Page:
Moving out of your parent’s house and into your own property can be daunting, especially for those who have been under the total support of their providers. In actuality, getting your own place is a lot easier than it seems, its also a lot more rewarding. Managing your own house or flat is easy, gives you useful life skills and the freedom to be whoever you want. But there are a lot of things you should be mindful of.
This list assumes you’ve got your own place making sure you actually have an income to support it.
10. Cleaning Up
Probably the most boring task is the cleaning. Washing your own clothes, cleaning up after yourself, fixing anything that breaks etc are the menial tasks that come with your own property. But this is very simple to sort, just make sure every day you dedicate 15 minutes or so to maintenance. The best time is when you get back from work as you’ll be in the right mindset, if you settle down to watch something, you likely won’t have the motivation to get back up to tidy. If you spend a bit of time each day and don’t let things build up, keeping your house tidy is easy peasy.
9. Don’t let it become the ‘hang-out’
This is particularly important if you’re the first of your friends to get your own place. It’s fine to have people over, even 2 or 3 times a week, but anymore and you’ll find your house getting out of control. The mess is hard to tidy up, people break stuff too, your carpets and furniture will become disgusting. Over time you could get used to this but if you’ve only just moved in, keep it low for the first few months.
Of course if you have polite friends who do not break anything or tidy up after themselves then feel free to have them round whenever you want 🙂
8. You Don’t Need Everything
You will be tempted to go on a spending spree for stuff you’ll ‘need’ when you move in. You should do this carefully as you could end up with a lot of junk you will never use. Do you really need that slow cooker? Do you actually have space for all those ornaments? Can you get a decent layout with all that furniture? Do you really want to pay £50 a month for TV channels you’ll rarely watch?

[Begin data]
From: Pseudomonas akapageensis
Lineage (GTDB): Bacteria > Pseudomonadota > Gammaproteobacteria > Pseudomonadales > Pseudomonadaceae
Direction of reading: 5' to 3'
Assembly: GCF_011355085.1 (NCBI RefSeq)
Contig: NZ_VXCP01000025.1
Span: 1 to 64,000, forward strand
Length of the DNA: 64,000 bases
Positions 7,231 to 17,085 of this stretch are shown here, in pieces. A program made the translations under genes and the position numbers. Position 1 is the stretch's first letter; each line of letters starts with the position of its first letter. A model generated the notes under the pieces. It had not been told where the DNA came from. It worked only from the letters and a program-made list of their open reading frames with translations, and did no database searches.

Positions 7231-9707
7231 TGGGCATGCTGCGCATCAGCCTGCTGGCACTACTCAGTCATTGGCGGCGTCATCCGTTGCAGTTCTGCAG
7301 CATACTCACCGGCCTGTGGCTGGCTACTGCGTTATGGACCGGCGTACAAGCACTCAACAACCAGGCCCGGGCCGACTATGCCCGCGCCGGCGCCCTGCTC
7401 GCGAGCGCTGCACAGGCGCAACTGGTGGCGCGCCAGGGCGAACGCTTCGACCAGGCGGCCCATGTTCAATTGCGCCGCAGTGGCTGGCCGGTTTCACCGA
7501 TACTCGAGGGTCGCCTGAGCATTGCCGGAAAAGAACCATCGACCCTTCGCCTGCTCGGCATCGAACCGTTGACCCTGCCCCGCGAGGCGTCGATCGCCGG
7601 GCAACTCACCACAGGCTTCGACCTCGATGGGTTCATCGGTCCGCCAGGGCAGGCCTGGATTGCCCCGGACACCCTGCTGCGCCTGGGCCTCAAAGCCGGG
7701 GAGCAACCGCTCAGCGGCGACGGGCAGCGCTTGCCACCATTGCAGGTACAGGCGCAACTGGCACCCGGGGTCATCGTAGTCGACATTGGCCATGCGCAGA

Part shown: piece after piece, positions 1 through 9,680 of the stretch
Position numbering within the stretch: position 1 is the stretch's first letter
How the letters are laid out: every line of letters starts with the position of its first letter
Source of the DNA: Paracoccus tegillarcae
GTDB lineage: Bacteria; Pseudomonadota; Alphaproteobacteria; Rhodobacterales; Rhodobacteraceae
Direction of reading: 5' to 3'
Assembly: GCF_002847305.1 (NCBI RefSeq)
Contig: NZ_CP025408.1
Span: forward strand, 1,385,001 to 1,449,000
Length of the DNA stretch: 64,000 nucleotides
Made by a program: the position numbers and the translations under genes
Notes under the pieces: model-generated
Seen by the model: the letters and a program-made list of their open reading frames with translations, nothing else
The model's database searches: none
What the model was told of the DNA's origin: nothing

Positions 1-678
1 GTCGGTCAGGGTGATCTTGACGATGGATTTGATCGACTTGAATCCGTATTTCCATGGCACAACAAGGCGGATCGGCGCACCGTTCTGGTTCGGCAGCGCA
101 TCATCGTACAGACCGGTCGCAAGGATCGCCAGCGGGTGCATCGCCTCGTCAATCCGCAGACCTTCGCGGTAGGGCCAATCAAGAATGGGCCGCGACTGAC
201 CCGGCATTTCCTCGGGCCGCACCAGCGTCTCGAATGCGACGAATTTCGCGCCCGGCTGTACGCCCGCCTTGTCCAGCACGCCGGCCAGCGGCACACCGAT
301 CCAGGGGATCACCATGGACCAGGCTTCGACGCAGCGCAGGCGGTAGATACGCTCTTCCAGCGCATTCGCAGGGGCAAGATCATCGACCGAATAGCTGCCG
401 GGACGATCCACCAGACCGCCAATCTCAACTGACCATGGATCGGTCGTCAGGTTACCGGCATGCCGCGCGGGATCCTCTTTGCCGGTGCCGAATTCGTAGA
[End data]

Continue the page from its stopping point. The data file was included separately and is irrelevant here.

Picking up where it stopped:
Obtain the necessities at first and then buy as you need.
If your landlord allows you to have pets, you may be tempted to get a cat or a dog straight away. Please note that looking after a pet is no easy deal, they are living creatures that require a lot of the same resources that us humans do. Dogs need daily walks, cats need play-time, fish need their tanks cleaning etc. They also come with food, medical and setup costs. If you can’t provide this then please do not get a pet, you’ll just end up giving it away.
On the other hand, if you can provide a pet with all their needs then please do. There are plenty of adoption centers that will happily give you a loving pet. They can make use of all the space and you can have a friend!
6. Pay bills first!
Bills are absolutely everything, if you’ve made sure you can afford to live on your own then great, that’s a good start. You need to confirm each month that you are paying bills as soon as they appear. Do not buy hundreds of pounds worth of clothes, do not buy a new gaming console etc until bills have been paid. Getting behind on bills is a huge cause of stress but if you can keep on top of them, running a house is a million times easier and you will be happier.
5. Manage Your Money
You should keep track of every penny that comes in and out. Yes this is insanely boring but it’s a necessity. Even something like an Excel document outlining when you get income, how much and where it goes is a great start. Also every time you spend money, write it somewhere and keep a log. When you get to the end of the month and are barely scraping by, you can consult the log to see where you went wrong.